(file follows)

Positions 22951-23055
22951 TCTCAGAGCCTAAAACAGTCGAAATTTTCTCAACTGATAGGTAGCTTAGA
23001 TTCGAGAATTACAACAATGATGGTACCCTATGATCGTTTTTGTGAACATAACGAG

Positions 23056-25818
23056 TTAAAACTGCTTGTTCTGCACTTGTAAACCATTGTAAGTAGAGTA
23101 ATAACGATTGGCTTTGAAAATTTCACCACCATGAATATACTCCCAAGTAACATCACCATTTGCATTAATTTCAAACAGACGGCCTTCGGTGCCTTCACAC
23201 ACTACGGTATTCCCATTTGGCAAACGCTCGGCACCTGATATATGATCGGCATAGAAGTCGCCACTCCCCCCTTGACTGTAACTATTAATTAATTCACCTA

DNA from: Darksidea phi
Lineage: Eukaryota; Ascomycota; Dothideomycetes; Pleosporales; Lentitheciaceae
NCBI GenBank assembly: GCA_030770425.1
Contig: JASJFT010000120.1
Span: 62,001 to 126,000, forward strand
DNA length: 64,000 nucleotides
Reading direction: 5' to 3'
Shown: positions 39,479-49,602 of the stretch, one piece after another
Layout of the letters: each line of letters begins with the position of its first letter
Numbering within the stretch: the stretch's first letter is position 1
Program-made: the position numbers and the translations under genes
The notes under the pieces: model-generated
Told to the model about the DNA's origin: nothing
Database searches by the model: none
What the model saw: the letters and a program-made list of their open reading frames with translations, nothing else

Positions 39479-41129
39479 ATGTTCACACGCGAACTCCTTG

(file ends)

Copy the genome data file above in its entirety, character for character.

Positions 22951-23055
22951 TCTCAGAGCCTAAAACAGTCGAAATTTTCTCAACTGATAGGTAGCTTAGA
23001 TTCGAGAATTACAACAATGATGGTACCCTATGATCGTTTTTGTGAACATAACGAG

Positions 23056-25818
23056 TTAAAACTGCTTGTTCTGCACTTGTAAACCATTGTAAGTAGAGTA
23101 ATAACGATTGGCTTTGAAAATTTCACCACCATGAATATACTCCCAAGTAACATCACCATTTGCATTAATTTCAAACAGACGGCCTTCGGTGCCTTCACAC
23201 ACTACGGTATTCCCATTTGGCAAACGCTCGGCACCTGATATATGATCGGCATAGAAGTCGCCACTCCCCCCTTGACTGTAACTATTAATTAATTCACCTA

DNA from: Darksidea phi
Lineage: Eukaryota; Ascomycota; Dothideomycetes; Pleosporales; Lentitheciaceae
NCBI GenBank assembly: GCA_030770425.1
Contig: JASJFT010000120.1
Span: 62,001 to 126,000, forward strand
DNA length: 64,000 nucleotides
Reading direction: 5' to 3'
Shown: positions 39,479-49,602 of the stretch, one piece after another
Layout of the letters: each line of letters begins with the position of its first letter
Numbering within the stretch: the stretch's first letter is position 1
Program-made: the position numbers and the translations under genes
The notes under the pieces: model-generated
Told to the model about the DNA's origin: nothing
Database searches by the model: none
What the model saw: the letters and a program-made list of their open reading frames with translations, nothing else

Positions 39479-41129
39479 ATGTTCACACGCGAACTCCTTG